Why Plugin Developers Should Charge Money
Buddystream is a popular plugin that would probably be a heck of a lot more popular if there weren’t so many bugs. It needs active developer follow-up and much more frequent updates, but we can’t fault @blackphantom or anyone else when they are doing this for free. On the contrary: thank you guys for getting it this far!
And maybe that’s the point. For example, if Buddystream cost a mere $10 and included a lifetime of upgrades, the developers would have collected tens of thousands of dollars (versus a few hundred donation bucks). Sure, there wouldn’t have been as many downloads at first. But the plugin probably would have received a lot more attention and time and have become much more stable and powerful than it is today – which certainly would attract a lot more downloads.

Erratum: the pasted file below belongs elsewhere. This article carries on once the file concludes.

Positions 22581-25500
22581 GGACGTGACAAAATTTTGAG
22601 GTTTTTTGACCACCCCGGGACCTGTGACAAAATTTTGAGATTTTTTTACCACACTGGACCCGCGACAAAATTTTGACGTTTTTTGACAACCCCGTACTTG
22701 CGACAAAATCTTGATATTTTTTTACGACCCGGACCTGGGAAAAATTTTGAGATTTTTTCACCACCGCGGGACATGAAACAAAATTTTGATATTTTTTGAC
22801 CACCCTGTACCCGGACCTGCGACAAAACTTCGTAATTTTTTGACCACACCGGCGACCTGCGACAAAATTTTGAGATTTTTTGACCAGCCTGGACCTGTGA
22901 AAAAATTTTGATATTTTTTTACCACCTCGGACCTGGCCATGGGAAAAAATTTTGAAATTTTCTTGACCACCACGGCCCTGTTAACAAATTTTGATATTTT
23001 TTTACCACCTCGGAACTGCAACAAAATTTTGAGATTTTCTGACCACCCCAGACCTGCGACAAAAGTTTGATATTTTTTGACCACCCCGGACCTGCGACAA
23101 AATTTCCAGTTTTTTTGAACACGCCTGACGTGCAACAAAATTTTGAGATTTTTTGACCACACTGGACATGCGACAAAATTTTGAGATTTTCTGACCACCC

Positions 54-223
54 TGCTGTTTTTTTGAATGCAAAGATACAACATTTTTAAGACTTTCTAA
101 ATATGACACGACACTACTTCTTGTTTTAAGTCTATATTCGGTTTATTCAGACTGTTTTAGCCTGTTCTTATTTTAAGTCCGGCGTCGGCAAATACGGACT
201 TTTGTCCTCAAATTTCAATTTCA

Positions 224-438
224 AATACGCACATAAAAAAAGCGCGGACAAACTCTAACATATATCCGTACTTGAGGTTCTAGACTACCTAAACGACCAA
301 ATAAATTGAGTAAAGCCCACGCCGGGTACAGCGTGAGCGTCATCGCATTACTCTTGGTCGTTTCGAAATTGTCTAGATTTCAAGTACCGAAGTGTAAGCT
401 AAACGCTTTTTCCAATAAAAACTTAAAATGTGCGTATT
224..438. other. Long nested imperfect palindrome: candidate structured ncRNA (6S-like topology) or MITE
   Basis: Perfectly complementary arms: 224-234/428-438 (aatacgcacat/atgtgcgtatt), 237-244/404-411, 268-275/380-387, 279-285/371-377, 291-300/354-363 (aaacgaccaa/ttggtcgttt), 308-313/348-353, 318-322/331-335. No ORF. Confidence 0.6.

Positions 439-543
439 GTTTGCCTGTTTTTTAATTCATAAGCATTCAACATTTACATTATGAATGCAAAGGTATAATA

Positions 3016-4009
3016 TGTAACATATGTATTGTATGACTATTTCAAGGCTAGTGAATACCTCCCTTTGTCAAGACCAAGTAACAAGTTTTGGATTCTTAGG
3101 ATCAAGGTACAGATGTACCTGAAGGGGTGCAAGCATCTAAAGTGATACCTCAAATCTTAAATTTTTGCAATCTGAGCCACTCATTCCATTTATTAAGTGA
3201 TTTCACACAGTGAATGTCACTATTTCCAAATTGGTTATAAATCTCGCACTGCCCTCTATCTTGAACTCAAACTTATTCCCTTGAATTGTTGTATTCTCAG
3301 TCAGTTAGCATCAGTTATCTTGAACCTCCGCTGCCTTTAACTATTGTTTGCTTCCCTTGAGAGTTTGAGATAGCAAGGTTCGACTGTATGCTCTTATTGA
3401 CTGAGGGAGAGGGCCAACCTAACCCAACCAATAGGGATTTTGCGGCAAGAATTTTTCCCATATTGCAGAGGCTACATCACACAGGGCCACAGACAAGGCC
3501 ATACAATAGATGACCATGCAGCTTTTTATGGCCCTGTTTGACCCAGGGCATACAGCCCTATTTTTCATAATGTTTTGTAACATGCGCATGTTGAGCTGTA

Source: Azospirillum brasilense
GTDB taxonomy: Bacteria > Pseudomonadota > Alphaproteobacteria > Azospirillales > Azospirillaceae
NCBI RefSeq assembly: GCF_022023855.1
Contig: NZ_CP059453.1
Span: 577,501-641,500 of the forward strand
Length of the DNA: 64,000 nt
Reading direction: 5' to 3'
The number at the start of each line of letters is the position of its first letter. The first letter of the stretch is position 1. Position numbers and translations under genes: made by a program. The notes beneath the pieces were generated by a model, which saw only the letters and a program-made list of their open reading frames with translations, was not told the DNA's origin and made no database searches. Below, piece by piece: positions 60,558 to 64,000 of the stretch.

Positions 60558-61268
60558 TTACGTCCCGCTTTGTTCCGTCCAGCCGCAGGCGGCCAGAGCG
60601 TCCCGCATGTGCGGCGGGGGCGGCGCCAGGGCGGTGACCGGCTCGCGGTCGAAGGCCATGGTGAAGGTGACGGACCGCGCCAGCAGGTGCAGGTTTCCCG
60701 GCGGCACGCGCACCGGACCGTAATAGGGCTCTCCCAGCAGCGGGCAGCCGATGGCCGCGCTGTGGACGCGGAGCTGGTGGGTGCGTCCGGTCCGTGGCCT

And I’m not just picking on Buddystream here, this applies to dozens of popular BP plugins and hundreds more WordPress ones.
I’m all for free, open-source technology. But with so many slow-moving and abandoned free plugins, it has become impractical to depend on it when I am building a community that actually intends to function as a business. WordPress and Buddypress evolve weekly. With this example, so do twitter, facebook, linked-in, and others. Making Buddystream work once is a hobby, but maintaining it through the years probably requires some financial incentive.
@sbrajesh, @travel-junkie and others are doing a great job at this. They’ve taken some heat from time to time because they charge money, but I can depend on them for their products to work and always be up-to-date. And, they provide great service.
As a plugin consumer, I hope that more plugin developers follow their lead.
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